Does anyone know the origin of the feral yellow crested cockatoos in central ? | Gwulo: Old Hong Kong

Does anyone know the origin of the feral yellow crested cockatoos in central ?

Hi everyone, 

My name is Naomi Elegant and I'm a freelance writer in Hong Kong. I'm working on a story about the yellow-crested cockatoos (the white cockatoos) that live in the trees of Hong Kong park, some in Pokfulam, and elsewhere on the island. Many articles about these birds say that they're the descendants of the pets of British officers and the British governor, Mark Young, who released the birds right before the Japanese invasion of Hong Kong in 1941. I've read this story in articles and also heard it repeated anecdotally, but none of the articles have cited a source for this story. 

I was wondering if anyone has heard this story or other stories about these cockatoos, or has come across any old photographs, letters, or other primary documents that link the birds to British officials at that time. 

Thanks so much! 

Forum: 

https://gwulo.com/node/9147
 

This photo of models of sulphur crested cockatoos included in a procession was posted by David a few years ago.

My aunt used to live in MacDonnell Rosd in the 1970s and I remember a regular flock of feral cockatoos would gather in the nearby trees making a racket every time I visited her. The story I heard as a kid was that they dated from WWII period and had been released by the Japanese. 

Some might consider the noise a nuisance (ironic for HK of all places) but glad to hear they are still thriving!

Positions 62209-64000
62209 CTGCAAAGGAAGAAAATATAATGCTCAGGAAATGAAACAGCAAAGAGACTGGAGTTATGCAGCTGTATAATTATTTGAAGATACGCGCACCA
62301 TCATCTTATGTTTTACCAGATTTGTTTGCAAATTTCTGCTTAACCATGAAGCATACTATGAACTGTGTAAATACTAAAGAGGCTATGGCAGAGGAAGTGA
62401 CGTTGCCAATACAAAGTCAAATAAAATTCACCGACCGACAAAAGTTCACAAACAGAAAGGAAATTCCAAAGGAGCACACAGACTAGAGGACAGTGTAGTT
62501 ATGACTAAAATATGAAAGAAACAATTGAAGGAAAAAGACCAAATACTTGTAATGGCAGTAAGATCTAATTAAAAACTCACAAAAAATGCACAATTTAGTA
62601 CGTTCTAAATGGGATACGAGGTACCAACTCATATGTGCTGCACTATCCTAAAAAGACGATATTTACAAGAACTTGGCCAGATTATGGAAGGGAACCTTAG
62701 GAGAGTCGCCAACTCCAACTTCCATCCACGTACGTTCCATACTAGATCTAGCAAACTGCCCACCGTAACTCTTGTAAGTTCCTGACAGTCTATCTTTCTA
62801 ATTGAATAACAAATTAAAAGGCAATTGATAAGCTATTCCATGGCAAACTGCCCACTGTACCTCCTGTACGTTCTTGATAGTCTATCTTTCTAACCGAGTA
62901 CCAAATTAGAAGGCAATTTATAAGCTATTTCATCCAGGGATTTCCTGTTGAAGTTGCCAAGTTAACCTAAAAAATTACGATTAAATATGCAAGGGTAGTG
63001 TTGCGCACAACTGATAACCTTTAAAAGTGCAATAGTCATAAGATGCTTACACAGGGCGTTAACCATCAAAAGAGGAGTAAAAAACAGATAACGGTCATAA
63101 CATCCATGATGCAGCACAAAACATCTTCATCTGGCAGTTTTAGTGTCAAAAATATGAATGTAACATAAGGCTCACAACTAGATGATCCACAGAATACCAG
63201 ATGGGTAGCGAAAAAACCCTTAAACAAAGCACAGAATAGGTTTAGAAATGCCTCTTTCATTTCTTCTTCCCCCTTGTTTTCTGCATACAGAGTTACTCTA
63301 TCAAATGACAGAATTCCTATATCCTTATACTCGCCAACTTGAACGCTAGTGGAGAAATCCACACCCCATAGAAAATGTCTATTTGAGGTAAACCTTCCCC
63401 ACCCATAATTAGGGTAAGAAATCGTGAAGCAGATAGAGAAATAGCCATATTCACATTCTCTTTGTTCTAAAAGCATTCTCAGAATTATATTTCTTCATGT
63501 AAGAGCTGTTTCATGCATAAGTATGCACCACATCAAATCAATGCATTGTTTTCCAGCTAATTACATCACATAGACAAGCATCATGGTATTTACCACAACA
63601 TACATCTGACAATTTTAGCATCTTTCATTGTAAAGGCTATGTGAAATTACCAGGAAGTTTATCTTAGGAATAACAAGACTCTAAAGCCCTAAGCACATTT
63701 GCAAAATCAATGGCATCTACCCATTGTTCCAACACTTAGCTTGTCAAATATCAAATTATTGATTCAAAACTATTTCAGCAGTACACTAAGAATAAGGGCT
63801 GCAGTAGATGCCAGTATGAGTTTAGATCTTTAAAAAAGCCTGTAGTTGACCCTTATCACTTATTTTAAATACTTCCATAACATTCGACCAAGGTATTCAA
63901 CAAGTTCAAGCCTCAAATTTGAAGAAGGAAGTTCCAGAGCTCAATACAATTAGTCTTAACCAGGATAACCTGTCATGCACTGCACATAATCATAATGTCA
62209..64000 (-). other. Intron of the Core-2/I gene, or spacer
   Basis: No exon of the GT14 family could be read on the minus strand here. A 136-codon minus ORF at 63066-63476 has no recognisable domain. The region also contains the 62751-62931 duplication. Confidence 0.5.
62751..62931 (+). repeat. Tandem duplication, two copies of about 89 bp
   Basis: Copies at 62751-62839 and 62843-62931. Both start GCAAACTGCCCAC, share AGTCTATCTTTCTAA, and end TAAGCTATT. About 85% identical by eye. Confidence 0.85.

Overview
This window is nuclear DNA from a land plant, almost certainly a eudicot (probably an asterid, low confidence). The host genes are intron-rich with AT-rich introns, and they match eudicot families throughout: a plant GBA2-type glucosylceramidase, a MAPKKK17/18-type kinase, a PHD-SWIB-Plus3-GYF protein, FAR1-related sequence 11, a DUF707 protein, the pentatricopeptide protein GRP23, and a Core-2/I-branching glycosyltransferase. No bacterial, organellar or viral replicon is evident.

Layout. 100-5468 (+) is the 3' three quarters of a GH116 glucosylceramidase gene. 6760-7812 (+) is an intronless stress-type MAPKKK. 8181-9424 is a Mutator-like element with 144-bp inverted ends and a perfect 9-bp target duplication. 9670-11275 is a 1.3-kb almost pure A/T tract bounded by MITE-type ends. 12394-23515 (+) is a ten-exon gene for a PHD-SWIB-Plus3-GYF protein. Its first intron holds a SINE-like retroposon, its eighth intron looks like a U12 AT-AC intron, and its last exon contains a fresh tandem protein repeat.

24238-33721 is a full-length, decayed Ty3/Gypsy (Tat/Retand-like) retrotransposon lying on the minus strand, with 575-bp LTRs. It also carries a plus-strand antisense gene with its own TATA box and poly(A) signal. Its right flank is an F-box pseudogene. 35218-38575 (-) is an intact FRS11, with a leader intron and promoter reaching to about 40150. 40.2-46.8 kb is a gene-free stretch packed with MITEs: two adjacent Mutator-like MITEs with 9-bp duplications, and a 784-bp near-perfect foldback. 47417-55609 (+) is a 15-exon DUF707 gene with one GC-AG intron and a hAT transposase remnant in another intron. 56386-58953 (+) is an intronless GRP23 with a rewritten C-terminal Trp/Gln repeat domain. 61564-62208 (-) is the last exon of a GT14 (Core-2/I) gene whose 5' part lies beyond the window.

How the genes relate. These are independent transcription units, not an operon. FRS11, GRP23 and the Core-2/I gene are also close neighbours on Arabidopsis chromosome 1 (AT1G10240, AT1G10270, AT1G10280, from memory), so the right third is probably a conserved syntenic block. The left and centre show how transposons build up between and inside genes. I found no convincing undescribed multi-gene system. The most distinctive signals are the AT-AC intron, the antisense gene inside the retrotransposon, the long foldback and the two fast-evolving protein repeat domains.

Wil need to do some research into this question but interested in what you uncover when you finally write your piece! 

Hi David,

 

Thanks so much for sharing, that's a lovely story! I'd actually like to include people's impressions of the cockatoos in my article - I'd love to talk to you a bit more about this; if you're interested, please do email me at naomicelegant@gmail.com and we could arrange a time to talk (and this goes for anyone else too :) ) 

There are some more memories of Hong Kong's cockatoos in the thread at https://gwulo.com/node/18756

When I arrived in Hong Kong in 1981 I was told the Japanese invasion story of their existence and haven't heard a more convincing explanation! What I have observed is that over the last 40 years more colonies have been established going westwards. There are now well-established colonies around the Bonham Road entrance to the HKU site and around the HKU playing fields and sports facilities in Sandy Bay. Does anyone know if they extended their territory eastwards towards Wanchai and Causeway Bay, or further westwards to Aberdeen and Repulse Bay? Like many of us they are not indigenous and yet have thrived in Hong Kong!

As many others have pointed out, the correct name for this species is the sulphur-crested cockatoo and, of course, they are not native to Hong Kong.

The "smart money" really does seem to be on some of these birds being kept as pets by military personnel in pre-WW2 Victoria Barracks. (I'm not sure that pre-WW2 Colonial Governors went in for such activities)!